By Jonathan Smith
The Night Watch‘s debut album has been a difficult one for me to review. These days I’m tending towards easily digestible and clear-cut sub-genre metal, which this record is certainly not. This group of Ottawa-based musicians (which includes Nathanaël Larochette from neo-folk act Musk Ox) presents a complicated and diverse palette. It wasn’t until after several listens that I was able to form concrete opinions on what I was hearing. The Night Watch draw their sound from sources as diverse as progressive rock to black metal, jazz and post-rock. As a result this album is not a breezy, easily classifiable summer listen. This isn’t to say that The Night Watch is jarring or intense. Their album is one that plays well with others, and probably sounds great coming out of your open windows on a hot day. This first release, however, demands a lot from you. What you get out of it is largely dependent on what you put into it.
In the aptly named first track “In The Beginning,” The Night Watch provide a somewhat detailed blueprint for how things are going to play out. While metallic power chords and heavy drums make an appearance, the genre’s characteristic lead guitar has been replaced by a violin. The violin not only performs the role of lead guitar, at times it also has a wailing effect that makes the album’s lack of actual vocals all the more significant. Words are not needed here. Using the song titles as their cheat sheets, the instruments themselves spin the material from which you can craft your own tales.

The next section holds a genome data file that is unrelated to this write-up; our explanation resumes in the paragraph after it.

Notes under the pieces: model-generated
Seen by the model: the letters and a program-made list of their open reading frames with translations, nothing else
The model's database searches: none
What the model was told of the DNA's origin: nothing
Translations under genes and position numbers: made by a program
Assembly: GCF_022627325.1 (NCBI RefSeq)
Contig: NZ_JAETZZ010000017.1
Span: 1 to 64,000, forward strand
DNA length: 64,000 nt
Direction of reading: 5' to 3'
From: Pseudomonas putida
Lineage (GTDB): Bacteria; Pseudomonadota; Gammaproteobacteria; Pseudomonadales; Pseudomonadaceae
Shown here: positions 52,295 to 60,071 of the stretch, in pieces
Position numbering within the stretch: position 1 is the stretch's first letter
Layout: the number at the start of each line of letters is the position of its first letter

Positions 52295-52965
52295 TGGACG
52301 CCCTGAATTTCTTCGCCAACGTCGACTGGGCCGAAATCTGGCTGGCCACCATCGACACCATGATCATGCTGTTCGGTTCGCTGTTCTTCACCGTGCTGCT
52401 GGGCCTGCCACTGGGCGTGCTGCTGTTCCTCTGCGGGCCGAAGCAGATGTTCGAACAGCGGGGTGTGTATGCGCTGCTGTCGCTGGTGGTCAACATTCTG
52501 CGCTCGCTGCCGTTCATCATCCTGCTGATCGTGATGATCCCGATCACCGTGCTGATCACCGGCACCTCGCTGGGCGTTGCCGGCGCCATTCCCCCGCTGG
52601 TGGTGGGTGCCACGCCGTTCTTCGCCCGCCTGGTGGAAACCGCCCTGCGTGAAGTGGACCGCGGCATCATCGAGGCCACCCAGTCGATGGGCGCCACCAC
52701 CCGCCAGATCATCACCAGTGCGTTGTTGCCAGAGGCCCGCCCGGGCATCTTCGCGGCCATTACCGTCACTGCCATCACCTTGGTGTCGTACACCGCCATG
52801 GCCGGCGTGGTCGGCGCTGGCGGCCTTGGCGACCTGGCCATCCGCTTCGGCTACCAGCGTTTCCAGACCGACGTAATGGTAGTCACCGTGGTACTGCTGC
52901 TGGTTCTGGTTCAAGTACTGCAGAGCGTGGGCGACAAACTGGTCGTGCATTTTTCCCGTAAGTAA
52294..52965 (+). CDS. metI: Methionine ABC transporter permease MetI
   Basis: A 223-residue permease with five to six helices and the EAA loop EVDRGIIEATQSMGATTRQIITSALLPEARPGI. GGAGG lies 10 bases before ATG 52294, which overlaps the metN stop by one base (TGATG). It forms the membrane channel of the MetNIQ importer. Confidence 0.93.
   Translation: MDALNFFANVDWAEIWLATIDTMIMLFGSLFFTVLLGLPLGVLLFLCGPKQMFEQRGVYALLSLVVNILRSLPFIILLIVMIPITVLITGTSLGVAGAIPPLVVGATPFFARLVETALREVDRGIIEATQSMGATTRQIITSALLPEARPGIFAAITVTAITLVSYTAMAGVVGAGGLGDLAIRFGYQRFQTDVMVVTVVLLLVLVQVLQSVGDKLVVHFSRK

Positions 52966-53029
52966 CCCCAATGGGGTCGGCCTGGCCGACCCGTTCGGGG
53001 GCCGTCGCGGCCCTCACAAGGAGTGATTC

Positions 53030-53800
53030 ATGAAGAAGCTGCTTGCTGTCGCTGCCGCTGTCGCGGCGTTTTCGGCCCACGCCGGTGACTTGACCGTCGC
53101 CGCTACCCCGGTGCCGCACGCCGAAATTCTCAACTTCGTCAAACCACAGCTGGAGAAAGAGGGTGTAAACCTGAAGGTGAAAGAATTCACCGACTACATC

The first two tracks start you out slow, drawing you into the musically-mixed sound The Night Watch have planned. “Don’t Creep,” the third track, is where the full extent of the band’s variety becomes apparent. The majority of “Courts of the East” has a very jazzy, almost swinging flow to it at times. It’s in the last minute that the first major use of blast beats appears and gives the track some additional heft. After your ears have been thoroughly warmed up, then you’re ready for the album’s last two tracks, “War Whales” and “Apocalyptic Beach.” Both tracks are as long as the rest of the album combined, and it’s within them that you can begin to hear the doom and black metal influences being brought to bear. These sub-genre elements are subdued, never overwhelming or cancelling out the vibe that has been crafted up to that point, but they do definitely lead to the record having a heavier back half.
The Night Watch have released a challenging debut, one which initially did not work for me. Though not all the tracks stand out, it’s with repeated listens that it becomes apparent to me that the album is an exciting piece of avant-garde metal/post-rock/insert label here. Rather than approaching The Night Watch with particular expectations, give the album a listen or two (or four) and pay attention to what it has to offer. Its rewards increase with each play.